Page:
A Marketplace for Artificial Intelligence
GenesisAI is creating a global network for Artificial Intelligence. This market, valued at $230 billion in 2017, is expected to reach $5.5 trillion by 2027.
Essentially, this company will soon enable anyone to buy and sell AI technologies at scale. It’s created a marketplace for AI-related products and services — an “Amazon for AI.”
This marketplace connects companies in need of AI services, data, and models with companies interested in monetizing their AI technology. Initially, GenesisAI is focused on the asset management space and, in the wake of Covid-19, the healthcare sector.
GenesisAI aims to lay the foundation of what’s known as Artificial General Intelligence, as opposed to Narrow AI. Here’s the difference:
Narrow AI consists of codes that perform a certain task, such as image or speech recognition, which are two tasks typical of the human brain. Artificial General Intelligence, or “AGI,” is the combination of these narrow tasks. The ultimate goal is creating a mastermind that can perform any task the human brain can.
The idea for its marketplace came when the team behind GenesisAI was scaling its previous startup called Palatine Analytics. This company sold AI-powered employee performance monitoring systems.
It was then that the team learned that AI development is hindered by two fundamental problems:
1. AI development is expensive.
2. Independent AI developers can’t monetize or share their code.
There are only about 10,000 AI developers in the world. And 99% of companies can’t afford to hire their own team of AI engineers to create in-house AI applications. Nor do they have enough technical capabilities to determine from which open-source options to use existing AI technologies.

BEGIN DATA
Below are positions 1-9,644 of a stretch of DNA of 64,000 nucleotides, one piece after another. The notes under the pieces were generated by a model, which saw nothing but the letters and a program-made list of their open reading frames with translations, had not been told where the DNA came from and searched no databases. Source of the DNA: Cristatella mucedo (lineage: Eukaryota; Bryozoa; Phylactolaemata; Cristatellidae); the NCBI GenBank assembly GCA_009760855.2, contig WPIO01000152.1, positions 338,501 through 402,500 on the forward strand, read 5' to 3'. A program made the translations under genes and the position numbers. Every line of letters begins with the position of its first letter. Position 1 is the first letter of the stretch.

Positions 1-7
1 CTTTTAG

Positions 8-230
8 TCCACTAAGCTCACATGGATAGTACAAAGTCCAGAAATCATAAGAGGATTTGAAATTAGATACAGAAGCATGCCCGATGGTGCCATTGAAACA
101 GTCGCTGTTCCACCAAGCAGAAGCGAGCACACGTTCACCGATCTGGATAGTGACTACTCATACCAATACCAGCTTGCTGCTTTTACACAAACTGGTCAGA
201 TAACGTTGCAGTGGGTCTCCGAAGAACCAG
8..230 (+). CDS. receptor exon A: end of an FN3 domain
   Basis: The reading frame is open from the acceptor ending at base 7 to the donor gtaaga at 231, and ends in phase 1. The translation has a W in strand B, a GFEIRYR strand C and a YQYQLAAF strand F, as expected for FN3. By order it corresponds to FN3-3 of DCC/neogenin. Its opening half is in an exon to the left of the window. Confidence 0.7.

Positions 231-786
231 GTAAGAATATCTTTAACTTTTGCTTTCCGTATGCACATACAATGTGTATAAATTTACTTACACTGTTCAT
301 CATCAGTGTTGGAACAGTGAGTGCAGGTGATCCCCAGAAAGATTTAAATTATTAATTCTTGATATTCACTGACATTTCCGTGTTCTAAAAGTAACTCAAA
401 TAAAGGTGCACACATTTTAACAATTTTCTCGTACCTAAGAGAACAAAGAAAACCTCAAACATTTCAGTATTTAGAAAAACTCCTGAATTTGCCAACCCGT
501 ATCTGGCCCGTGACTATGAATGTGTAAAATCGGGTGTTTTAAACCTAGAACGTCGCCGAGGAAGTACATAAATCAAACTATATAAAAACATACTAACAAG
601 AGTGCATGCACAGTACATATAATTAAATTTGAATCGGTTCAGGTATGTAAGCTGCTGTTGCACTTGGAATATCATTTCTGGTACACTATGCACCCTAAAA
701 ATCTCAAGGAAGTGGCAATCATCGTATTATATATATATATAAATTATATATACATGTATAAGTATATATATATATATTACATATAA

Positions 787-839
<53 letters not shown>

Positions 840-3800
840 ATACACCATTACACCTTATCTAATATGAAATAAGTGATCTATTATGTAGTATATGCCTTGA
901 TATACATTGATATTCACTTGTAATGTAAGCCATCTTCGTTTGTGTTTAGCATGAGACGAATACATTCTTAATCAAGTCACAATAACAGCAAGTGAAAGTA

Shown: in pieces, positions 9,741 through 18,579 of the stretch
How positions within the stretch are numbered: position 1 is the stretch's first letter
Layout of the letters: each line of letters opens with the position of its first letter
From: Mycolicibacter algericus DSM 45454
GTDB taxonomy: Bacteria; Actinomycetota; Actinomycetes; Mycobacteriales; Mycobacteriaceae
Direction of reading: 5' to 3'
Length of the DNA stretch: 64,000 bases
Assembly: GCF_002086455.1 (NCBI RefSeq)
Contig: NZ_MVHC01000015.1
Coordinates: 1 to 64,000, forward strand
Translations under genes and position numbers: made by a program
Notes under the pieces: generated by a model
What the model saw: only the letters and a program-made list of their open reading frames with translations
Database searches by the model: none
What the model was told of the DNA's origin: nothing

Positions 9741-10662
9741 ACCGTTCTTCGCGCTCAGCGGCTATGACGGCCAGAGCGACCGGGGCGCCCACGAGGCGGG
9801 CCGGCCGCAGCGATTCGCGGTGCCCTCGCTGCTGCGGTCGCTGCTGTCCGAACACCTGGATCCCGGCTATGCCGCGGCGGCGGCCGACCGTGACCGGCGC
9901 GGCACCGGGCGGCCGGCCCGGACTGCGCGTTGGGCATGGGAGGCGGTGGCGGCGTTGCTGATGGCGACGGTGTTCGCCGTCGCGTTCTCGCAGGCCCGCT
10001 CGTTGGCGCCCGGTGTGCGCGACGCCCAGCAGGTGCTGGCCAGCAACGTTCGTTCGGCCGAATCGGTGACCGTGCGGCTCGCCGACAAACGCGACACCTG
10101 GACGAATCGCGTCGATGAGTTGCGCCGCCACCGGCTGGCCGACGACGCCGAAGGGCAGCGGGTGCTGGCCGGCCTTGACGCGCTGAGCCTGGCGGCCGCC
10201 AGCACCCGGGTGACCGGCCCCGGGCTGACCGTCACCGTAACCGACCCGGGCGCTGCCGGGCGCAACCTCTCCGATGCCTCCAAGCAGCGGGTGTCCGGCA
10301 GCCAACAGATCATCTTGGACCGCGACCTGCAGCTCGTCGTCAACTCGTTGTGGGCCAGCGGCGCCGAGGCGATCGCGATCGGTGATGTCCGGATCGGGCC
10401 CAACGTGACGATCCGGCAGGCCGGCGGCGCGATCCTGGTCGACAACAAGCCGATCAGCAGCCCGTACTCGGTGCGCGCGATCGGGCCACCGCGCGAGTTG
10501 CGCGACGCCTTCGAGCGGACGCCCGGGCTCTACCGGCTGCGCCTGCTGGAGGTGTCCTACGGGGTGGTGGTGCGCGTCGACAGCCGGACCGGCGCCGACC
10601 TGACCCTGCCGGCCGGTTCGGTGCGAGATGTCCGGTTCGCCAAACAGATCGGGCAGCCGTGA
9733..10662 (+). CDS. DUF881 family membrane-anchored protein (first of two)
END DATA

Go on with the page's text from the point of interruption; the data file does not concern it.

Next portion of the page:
The bottom line: there is no way for AI developers to exchange data, learn from each other, leverage their capabilities, and trade services. In other words, AI is operating in a closed environment — until now.
Neil Flanzraich, former President of Ivax Corporation (acquired for $10 billion) and an Executive Committee Member of Syntax Corporation (acquired by Roche for $5.3 billion) had this to say about GenesisAI:
“GenesisAI is fighting back against AI oligopolies by creating the first open access marketplace of AI that does not exclude or discriminate against anyone. Its benefits will be shared by all.”
With its marketplace, GenesisAI provides the protocol that enables people to make transactions on the platform. And it takes 30% of each transaction’s value.
GenesisAI has completed a beta version of its service. It has agreements with 20 supply-side firms who wish to place their products on its marketplace. It also has agreements with 25 demand-side firms who wish to purchase these products.
As mentioned, the company has recently joined the fight against Covid-19. It’s gathering AI technologies to develop detection, testing, diagnostic, and treatment capabilities. Its initial focus will be on:
• AI that identifies people who are at high risk of getting really sick if infected.
• AI that predicts future outbreaks.
• And AI that simulates the impact of different government policies.
Prior to starting GenesisAI, Archil was CEO of Palatine Analytics, a company applying Artificial Intelligence to employee performance analytics software.
Before that, he was Vice President of AI with IDFEC, a venture capital firm and startup incubator, and an advisor with Bridgewater Associates, an investment management company.
Archil earned his Bachelor’s degree in Economics from Harvard.
David earned his Bachelor’s degree in Applied Mathematics and Computer Science from Harvard.
After graduating, he worked for Dataminr, an internet services company. From there, he worked as a software engineer with Applied Predictive Technologies, a computer software company.
Notably, he spent nearly four years as a software engineer with Google. Most recently, he was a software engineer with Prelay, a computer software company.
Mina has published multiple scientific papers throughout his career and raised more than $1 million in research grants.
He earned a Master’s degree in Computational Science and Engineering, as well as a Ph.D. in Applied Physics, from Harvard.